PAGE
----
Reference: International Journal of Environment & Sustainability

Impacts of Desalination Plants

Although, desalination of seawater offers a range of human health, socio-economic, and environmental benefits by providing a seemingly unlimited, constant supply of high quality drinking water without impacting natural freshwater ecosystems, concerns are raised due to potential negative impacts. These are mainly attributed to the concentrate and chemical discharges, which may impair coastal water quality and affect marine life, and air pollutant emissions attributed to the energy demands of the processes as shown in Fig.2.

Construction of desalination plants causes sea bed disturbances, increased level of ambient sea water salinity, increased marine water temperature, green house gas emission, reduced dissolved oxygen levels in seawater, higher chlorine concentration and increased concentrations of heavy metals. Think! What happens, if this present situation persists for another 500 years? Hence it is essential to minimize the number of desalination plants to improve our environment.

3. Reuse of Treated Waste water

Introduced in the early eighties in most of the GCC countries, treated waste water represents one of the most important alternatives that can be used to meet some of the present water requirements and to lessen the long term supply vs. demand imbalance faced by these countries. Due to completion of sewage water treatment facilities and urban sewage networks expansion in most of the GCC large cities, relatively large volumes of treated wastewater have become available, and because of environmental considerations, have been treated completely or partially regardless of their utilization.

Sustainability of Water

Figure: 2 Schematic Diagram of Desalination Process

Table:2 Treated Wastewater Production and Use in GCC Countries

Sustainability of Water

Reference: International Journal of Environment & Sustainability

Table.2 represents that the 769 MCM (Million Cubic Meter) of treated wastewater is reused in GCC countries. In addition, Abu Dhabi and Dubai have introduced ESTIDAMA and LEED certification system for all new and existing buildings, industries and schools in order to enforce water conservation in UAE. Therefore, each individual building will have water conservation strategies, such as wastewater treatment, storm water storage and reuse. Treated wastewater can be reused for toilet flushing, irrigation, car washing and soil compaction, which reduces fresh water consumption. There are several techniques to treat wastewater in cheaper and greener way.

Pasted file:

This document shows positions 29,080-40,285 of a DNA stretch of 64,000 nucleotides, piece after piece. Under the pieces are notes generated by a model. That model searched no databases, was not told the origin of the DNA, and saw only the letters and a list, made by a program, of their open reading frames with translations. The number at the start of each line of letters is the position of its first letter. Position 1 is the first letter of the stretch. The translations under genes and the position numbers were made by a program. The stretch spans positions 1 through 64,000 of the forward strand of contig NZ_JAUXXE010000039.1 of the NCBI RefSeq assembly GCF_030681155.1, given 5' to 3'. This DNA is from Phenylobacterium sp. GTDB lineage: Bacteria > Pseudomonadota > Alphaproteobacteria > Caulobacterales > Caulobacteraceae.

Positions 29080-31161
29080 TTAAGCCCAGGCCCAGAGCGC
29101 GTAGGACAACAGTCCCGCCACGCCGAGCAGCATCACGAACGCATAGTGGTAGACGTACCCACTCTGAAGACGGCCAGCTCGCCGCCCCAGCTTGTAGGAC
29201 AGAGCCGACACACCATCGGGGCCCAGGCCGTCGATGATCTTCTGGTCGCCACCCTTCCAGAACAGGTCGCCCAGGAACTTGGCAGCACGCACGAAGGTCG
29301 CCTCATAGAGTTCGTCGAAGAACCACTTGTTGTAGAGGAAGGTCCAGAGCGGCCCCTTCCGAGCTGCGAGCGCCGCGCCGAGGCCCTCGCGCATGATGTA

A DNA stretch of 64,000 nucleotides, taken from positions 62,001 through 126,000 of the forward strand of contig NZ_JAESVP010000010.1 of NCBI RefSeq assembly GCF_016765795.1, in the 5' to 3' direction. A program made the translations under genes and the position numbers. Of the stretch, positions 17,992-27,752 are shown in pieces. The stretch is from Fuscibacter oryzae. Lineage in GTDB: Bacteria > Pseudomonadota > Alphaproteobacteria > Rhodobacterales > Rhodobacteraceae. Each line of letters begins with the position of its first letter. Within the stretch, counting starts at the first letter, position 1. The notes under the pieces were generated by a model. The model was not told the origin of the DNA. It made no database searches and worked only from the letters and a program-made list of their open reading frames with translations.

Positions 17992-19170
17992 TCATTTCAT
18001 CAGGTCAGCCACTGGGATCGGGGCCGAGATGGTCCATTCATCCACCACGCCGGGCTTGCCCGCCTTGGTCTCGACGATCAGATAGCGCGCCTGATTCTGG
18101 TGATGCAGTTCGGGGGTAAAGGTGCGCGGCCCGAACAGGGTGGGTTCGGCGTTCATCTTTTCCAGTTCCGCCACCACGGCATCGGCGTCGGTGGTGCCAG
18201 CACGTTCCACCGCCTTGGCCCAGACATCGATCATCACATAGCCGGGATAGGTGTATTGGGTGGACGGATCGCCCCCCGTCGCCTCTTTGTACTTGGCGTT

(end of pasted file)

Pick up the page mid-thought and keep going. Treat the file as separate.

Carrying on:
Sustainability of Water

Along with the government’s efforts, all individuals either citizens or residents will have to make personal adjustments to their lifestyles in order to save water, by considering earth as the single planet for survival regardless of which country they belong to. All individuals should take a pragmatic approach to sustain water. For an instance, Singapore is the pioneer in treating municipal wastewater and reusing it as potable water. Therefore, if our government brings such option, as a citizen or resident, we should offer our whole hearted support to implement such plans. We need a ‘whole of nation’ effort to make Arab cities more sustainable. The Governments have to invest more in technology to find new and sustainable solutions to overcome our water resource constraints. Cities around the world face the same challenges of achieving growth while reducing the negative impact on the environment. As we innovate to overcome our challenges, we can in turn contribute to solving the world’s most pressing problems.

Individual Responsibility to Conserve Water
Conserving water is not as hard as typically perceived. With a bit of inspiration, motivation and effort, we all can be leading sustainable lifestyles. By reducing the water usage at home, not only will you help in saving water, you will also cut down on your utilities bills.

Get Started Today!

  • Take a quick shower, instead of a bath in the tub. A full bath tub requires about 70 gallons of water, while taking a five-minute shower saves water by using 10 to 25 gallons only.
  • A front-loading washing machine is more water-efficient than a top-loading machine.
  • Instead of a running tap, fill your kitchen sink with water when washing dishes or raw food.
  • When washing the kitchen floor, use a mop and bucket instead of a hose.
  • For watering your plants, you can collect rain water or water from rinsing vegetables.
  • It is better to water plants during the early morning hours, when temperatures are cooler and you willavoid evaporation.
  • Hosing down the car wastes a lot of water. It is more effective to use a bucket of water and a piece of cloth.
  • Repair leaks and dripping taps immediately to prevent water wastage.

These are simple things that have a big impact on how much water we can conserve for future use. There is no emergency exit from our planet earth, if current situation continues. So, Think globally; Act locally.

In addition, the municipal authorities can set plan to reduce the per capita water consumption to 147L by 2020 and 140L by 2030, through the promotion of waterefficient devices and water conservation. Arab countries have to invest more in technology to find new solutions to overcome the water resource constraints. The time to act is now. By working hand in hand today, we can bring about a good transformation of Arab cities into a high value, innovation powered economy within cities of gardens and water. Above all, we can build future Arab cities that we all aspire to – a liveable, lively and well-loved home – as our gift to our children and future generations of this world.

Giving a sustained environment to your child is a good assert.